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LaFollette to pass parks ordinance at meeting

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By PETER SAWYER

 The LaFollette City Council is in the process of passing an ordinance to regulate the city’s parks. At the meeting Sept. 4, the council passed the ordinance on a first reading.

The ordinance was drafted after Mayor Mike Stanfield suggested the council create regulations for dog walkers in Sergeant’s Park at a workshop in June. The mayor had received complaints about dogs going to the bathroom in the park. Children were stepping in the dog’s excrement, Stanfield said. At the July 3 meeting, city attorney Reid Troutman told the council there wasn’t a comprehensive ordinance for all of LaFollette’s parks, and suggested drafting one that included regulations for dogs.

“With all the different types of parks they have, they needed something,” Troutman said. “They needed some regulations.”

LaFollette had access to the ordinances of other municipalities through the Municipal Technical Advisory Service while drafting this ordinance.

After it was drafted, Troutman and LaFollette Recreation Department Head Johnny Byrge looked at it.

“It’s basically just a standard ordinance other (cities) use,” Byrge said. “I guess it’s just to protect the city, the ordinance is.”

The ordinance includes regulations that will apply to all LaFollette’s parks, including the skate park, Ken Snodderly Park, the sport complex at East LaFollette, Pine Park, the Cumberland Connector Trail, Splash Park, the tennis courts, Freeman Park and Seargeant’s Park.

The ordinance includes regulations for dog walkers. While it requires “all animals” to be on a leash “not exceeding six feet in length,” it also includes a provision that holds dog walkers responsible and liable for the control and behavior of dogs while using designated off-leash dog parks. Dog owners are also held responsible to remove animals’ waste from the park.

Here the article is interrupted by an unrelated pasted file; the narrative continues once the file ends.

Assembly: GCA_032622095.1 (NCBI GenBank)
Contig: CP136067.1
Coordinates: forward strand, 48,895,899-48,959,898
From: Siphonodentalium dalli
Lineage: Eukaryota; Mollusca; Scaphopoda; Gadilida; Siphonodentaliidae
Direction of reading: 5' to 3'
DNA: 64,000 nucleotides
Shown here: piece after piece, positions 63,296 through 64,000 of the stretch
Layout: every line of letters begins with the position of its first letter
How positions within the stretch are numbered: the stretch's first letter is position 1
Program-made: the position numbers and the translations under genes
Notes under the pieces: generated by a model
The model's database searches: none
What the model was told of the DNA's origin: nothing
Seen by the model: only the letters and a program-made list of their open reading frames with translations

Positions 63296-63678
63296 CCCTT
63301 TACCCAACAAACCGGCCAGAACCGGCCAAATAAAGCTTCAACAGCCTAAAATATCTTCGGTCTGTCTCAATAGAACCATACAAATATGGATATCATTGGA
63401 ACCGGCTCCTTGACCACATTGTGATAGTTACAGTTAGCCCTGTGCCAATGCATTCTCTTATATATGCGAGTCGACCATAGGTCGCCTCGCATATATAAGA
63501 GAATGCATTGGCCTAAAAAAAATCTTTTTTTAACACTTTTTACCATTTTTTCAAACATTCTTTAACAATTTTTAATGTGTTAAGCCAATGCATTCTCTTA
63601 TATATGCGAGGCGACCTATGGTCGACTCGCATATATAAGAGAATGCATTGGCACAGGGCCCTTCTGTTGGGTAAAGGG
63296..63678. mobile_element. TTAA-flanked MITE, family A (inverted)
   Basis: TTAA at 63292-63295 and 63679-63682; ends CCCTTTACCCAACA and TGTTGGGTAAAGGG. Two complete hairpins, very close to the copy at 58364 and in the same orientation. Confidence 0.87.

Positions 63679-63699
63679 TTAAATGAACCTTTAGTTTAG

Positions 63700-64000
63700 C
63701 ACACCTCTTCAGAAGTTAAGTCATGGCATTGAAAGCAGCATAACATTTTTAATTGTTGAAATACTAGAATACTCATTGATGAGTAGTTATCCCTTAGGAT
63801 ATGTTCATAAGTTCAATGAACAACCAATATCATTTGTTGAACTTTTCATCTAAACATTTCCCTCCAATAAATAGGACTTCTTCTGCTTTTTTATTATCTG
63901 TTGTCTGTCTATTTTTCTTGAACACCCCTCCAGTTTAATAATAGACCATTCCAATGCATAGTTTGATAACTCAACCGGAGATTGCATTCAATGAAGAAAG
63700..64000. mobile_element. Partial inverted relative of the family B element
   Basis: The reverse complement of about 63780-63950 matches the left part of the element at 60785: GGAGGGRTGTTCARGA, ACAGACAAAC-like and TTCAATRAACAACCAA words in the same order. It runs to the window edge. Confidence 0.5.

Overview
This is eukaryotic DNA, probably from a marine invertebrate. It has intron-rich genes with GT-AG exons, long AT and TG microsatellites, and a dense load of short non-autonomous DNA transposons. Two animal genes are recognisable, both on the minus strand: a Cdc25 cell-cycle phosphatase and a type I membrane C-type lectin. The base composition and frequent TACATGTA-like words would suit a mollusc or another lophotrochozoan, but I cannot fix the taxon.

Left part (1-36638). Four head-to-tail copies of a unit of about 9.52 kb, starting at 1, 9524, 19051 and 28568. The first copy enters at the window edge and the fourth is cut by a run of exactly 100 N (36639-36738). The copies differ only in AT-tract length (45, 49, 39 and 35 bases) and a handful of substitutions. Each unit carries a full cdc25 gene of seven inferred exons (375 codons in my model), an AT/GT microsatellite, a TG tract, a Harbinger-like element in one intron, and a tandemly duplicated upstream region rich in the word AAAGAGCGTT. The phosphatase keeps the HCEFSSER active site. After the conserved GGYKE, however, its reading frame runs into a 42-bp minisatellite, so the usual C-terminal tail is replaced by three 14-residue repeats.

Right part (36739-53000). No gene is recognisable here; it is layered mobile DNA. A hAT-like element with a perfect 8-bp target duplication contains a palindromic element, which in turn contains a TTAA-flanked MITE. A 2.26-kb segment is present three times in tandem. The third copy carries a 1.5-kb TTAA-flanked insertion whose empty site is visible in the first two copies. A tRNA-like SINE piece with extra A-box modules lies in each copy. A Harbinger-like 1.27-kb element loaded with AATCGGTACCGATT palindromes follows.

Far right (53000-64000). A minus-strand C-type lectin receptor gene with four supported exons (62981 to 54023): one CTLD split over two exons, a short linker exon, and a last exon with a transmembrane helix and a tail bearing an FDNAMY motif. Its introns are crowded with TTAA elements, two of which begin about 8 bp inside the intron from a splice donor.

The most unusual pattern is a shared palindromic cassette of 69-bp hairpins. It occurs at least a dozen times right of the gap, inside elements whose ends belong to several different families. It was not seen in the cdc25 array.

The ordinance includes park hours. Nobody is allowed to remain in any park from sunset to half an hour before sunrise, according to the ordinance. Lighted facilities, such as ball fields and tennis courts, remain open until 10 p.m.

People aren’t allowed to bring firearms to parks, according to the ordinance. This includes slingshots, firecrackers and fireworks. The ordinance also includes regulations that restrict the possession of controlled substances or alcoholic beverages “except in places with valid permits such as marinas, restaurants and golf courses.”

Some of the regulations have to do with safety. Bicycle riders must stay on paved vehicle roads or designated routes, and All Terrain Vehicles are prohibited in the parks, according to the ordinance. Skateboarders are only allowed in places designated for skateboarding. This includes the skate park and paved greenway trails, unless otherwise posted. Those who use skateboards, skates or bicycles must wear protective helmets.

The ordinance restricts picnicking, as well as other types of recreation, to designated areas, according to the ordinance. Those who use picnic areas cannot leave until the fire is extinguished and trash is placed in receptacles.

Nobody can solicit alms or contributions without written permission, nor can they sell or advertise without a permit, according to the ordinance. Signs and placard are also prohibited on adjacent lands and roads.